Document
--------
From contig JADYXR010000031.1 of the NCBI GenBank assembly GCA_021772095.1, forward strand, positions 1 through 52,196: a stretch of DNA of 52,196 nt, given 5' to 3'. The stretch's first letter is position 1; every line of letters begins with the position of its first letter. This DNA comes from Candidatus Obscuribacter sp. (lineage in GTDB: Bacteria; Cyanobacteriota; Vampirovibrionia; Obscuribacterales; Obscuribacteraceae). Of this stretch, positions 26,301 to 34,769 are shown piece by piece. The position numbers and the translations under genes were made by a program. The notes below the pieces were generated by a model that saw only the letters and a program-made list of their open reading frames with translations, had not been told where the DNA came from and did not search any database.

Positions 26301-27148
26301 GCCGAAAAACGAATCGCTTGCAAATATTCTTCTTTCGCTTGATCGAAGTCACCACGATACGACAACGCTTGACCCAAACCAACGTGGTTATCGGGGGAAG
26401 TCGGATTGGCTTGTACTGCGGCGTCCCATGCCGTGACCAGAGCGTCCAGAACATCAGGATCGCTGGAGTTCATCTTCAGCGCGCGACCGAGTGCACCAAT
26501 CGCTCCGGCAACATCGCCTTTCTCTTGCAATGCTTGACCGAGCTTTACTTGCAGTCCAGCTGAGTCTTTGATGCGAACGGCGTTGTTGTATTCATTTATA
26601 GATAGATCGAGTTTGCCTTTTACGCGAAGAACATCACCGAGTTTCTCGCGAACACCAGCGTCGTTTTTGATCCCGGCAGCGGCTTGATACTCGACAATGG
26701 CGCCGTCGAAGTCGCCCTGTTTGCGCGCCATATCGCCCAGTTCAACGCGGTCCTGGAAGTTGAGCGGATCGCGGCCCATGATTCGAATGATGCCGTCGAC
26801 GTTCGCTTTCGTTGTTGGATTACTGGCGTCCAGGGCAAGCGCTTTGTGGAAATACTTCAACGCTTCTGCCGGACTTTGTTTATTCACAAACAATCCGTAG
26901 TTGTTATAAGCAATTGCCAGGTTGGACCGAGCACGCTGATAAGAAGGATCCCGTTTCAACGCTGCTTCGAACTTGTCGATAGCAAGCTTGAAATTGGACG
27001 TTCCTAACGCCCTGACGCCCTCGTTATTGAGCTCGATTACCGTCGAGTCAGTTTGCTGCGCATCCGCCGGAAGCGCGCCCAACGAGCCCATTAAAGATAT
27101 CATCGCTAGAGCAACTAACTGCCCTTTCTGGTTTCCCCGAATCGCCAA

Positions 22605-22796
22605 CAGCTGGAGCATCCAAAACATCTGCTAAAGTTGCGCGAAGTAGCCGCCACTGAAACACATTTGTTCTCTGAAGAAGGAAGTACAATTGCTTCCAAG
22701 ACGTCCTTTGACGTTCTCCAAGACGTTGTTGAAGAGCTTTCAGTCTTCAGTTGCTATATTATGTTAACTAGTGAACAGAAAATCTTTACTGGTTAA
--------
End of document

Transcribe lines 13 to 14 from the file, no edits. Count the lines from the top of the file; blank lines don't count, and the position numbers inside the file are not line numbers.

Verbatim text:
22605 CAGCTGGAGCATCCAAAACATCTGCTAAAGTTGCGCGAAGTAGCCGCCACTGAAACACATTTGTTCTCTGAAGAAGGAAGTACAATTGCTTCCAAG
22701 ACGTCCTTTGACGTTCTCCAAGACGTTGTTGAAGAGCTTTCAGTCTTCAGTTGCTATATTATGTTAACTAGTGAACAGAAAATCTTTACTGGTTAA